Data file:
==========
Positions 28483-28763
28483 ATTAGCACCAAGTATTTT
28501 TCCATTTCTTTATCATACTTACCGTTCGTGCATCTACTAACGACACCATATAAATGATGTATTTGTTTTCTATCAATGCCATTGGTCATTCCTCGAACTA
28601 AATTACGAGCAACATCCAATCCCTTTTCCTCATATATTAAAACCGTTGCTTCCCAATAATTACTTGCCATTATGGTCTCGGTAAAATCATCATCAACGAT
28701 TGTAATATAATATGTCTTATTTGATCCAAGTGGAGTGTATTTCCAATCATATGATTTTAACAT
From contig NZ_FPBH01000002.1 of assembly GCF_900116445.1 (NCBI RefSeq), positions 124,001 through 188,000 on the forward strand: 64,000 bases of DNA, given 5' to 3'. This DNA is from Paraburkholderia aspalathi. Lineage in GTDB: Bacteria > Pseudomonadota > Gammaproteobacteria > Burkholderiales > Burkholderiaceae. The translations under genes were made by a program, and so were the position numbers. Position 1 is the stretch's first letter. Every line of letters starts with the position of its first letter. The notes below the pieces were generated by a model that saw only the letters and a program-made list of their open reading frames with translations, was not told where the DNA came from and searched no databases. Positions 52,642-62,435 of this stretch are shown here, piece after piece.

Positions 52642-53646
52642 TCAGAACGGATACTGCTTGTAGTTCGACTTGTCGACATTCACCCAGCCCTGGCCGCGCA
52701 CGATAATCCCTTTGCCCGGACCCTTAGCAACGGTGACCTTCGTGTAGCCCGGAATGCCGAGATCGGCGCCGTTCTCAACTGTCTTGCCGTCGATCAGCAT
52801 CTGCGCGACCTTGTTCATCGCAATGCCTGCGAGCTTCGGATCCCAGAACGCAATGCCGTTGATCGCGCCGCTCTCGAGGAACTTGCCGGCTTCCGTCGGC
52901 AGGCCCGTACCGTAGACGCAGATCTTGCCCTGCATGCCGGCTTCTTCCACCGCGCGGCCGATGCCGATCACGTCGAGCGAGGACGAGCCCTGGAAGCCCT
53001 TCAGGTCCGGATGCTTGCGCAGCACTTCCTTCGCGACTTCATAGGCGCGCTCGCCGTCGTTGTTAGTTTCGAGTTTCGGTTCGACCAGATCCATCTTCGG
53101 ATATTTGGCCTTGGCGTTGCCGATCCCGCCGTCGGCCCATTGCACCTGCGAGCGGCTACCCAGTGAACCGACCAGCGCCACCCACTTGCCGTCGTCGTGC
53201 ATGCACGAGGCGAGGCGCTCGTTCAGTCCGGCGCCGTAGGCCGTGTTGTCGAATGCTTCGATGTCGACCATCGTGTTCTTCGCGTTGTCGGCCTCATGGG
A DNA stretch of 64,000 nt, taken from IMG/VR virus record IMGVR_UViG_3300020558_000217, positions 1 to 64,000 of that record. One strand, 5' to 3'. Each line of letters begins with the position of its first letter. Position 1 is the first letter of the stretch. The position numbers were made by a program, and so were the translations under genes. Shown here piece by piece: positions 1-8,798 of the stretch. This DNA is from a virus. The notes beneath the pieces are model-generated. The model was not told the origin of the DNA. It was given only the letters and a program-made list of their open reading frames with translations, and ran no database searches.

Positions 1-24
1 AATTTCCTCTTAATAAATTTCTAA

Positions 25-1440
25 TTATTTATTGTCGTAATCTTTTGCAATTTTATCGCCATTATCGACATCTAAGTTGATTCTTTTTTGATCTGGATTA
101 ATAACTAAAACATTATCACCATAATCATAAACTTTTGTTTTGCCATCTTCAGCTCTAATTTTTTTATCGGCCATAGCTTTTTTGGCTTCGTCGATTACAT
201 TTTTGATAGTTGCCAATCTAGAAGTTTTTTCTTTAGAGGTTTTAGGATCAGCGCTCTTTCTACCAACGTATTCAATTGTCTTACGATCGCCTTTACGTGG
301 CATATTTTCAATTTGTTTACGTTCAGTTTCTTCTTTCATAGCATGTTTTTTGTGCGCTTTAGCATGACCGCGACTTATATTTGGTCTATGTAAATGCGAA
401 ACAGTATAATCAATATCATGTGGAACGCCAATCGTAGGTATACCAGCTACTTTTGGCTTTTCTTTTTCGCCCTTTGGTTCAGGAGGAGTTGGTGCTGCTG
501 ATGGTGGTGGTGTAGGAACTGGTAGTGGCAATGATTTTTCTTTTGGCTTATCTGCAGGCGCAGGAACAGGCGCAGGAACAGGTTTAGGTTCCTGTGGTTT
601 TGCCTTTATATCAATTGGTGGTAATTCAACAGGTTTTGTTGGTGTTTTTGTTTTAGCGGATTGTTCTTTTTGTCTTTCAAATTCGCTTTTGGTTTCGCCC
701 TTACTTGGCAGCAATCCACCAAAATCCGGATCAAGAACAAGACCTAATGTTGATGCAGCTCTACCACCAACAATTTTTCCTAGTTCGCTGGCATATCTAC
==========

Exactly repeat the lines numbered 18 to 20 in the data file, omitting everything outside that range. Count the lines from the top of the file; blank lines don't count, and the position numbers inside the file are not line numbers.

Positions 25-1440
25 TTATTTATTGTCGTAATCTTTTGCAATTTTATCGCCATTATCGACATCTAAGTTGATTCTTTTTTGATCTGGATTA
101 ATAACTAAAACATTATCACCATAATCATAAACTTTTGTTTTGCCATCTTCAGCTCTAATTTTTTTATCGGCCATAGCTTTTTTGGCTTCGTCGATTACAT